Greek George. 2016 saw a spate of celebrity deaths. From actors, writers to pop artists they died some at an appropriate age, but mostly younger before their time. Some had usual lives of family and children others barely seeming to travel through their lives without some kind of medicating support.
Whether we like it or not there is a hierarchy in death. From the hierarchy that society creates and the hierarchy in our own heads. Society gives creativity, youth and children more weight. For ourselves how about the relative in their nineties moaning and groaning about having enough of their lives. Could we not swap them for a creative artist who gave pleasure to millions?
Yet the younger deaths we can only imagine what happened to their health. The body keeps the score. Some showed that they lived traumatic lives which which played out in the limelight of fame. Their talent and determination outwardly took them out of the past lives. But when this attracted the attention of the press we began to realise that all was not well. It seems nothing even fame, or wealth can separate the past from the present.
Prince lived with both parents who divorced when he was 10 years old. He was passed around, then lived with neighbouring family. He had something to prove. His grand parents brought up in Louisiana must have had a racial experience linked to the trauma suffered by the Deep South.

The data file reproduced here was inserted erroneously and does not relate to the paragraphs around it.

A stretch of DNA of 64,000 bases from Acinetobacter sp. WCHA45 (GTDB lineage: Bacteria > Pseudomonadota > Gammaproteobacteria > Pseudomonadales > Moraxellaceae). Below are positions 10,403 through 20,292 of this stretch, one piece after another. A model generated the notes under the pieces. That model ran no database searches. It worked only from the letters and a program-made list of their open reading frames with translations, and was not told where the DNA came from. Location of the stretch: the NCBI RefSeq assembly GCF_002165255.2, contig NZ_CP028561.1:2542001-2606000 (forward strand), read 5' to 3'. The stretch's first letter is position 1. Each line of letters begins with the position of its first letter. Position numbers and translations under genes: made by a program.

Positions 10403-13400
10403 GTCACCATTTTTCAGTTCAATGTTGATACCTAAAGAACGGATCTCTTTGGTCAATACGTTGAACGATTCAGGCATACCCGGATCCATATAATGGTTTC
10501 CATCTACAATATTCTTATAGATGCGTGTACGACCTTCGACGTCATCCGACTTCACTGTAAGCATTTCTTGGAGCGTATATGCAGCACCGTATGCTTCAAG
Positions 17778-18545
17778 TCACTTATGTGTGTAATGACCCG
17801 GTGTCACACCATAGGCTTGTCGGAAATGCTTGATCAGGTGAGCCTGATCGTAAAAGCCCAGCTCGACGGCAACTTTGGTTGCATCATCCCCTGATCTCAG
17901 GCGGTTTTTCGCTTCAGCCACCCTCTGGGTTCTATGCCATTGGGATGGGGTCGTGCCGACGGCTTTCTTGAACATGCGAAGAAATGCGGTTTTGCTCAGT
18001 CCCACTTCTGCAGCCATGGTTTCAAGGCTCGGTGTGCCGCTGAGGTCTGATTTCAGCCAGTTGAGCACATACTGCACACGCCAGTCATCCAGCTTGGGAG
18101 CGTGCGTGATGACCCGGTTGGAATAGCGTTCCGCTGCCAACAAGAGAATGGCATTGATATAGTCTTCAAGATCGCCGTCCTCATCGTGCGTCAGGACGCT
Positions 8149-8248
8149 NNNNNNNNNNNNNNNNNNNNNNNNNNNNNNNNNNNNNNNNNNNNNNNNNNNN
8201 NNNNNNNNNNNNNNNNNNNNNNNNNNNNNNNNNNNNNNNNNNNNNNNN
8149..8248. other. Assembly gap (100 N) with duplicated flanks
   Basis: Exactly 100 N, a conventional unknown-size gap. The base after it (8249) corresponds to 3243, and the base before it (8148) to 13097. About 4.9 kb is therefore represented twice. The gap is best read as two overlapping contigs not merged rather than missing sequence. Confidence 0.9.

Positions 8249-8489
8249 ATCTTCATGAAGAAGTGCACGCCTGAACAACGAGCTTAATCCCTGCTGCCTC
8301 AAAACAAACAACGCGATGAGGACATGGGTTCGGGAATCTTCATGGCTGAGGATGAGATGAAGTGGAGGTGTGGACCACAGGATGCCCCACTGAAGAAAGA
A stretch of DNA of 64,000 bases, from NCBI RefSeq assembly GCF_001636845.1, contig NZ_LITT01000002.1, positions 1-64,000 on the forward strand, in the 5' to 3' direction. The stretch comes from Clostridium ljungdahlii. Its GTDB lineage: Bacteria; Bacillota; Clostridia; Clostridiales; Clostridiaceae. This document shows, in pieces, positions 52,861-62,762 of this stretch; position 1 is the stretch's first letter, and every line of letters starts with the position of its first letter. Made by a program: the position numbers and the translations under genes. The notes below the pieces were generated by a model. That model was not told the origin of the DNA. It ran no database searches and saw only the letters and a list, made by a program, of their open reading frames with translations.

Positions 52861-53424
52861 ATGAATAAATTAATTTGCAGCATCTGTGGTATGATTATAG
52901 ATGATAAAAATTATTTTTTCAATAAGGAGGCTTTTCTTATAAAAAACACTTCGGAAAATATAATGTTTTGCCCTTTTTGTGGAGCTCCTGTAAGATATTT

From a UK perspective Greek George – George Michael had a more familiar story. From a family of immigrants and gay in the era of AIDS. He was constantly in the papers who attacked him for his behaviour. Or were they just uncomfortable with homophobia and not wanting a gay eloquent rich young man to have a different view to their own? He spoke out on behalf of anti war campaigns, AIDS and being a gay man. He spoke without fear yet paid the price for being sensitive. An experience that forced him into seclusion.
And he knew he was a damaged person. He allowed himself to be mercilessly lampooned by the character Smithy for comic relief (1:53) in 2011. Smithy told George that he cannot be involved in Comic Relief because Comic Relief is for people like him. Why would he do this? Who knows. Perhaps he felt he had a responsibility to debunk the myth around him. He felt his talent was to be emulated & admired, but not his character. The vulnerability and aloneness that he expressed through his songs connected with the listener.
But of course that was how he suffered.
Copyright Adrian Scott North London Counsellor Blog 2017
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This article is designed to provoke argument and critique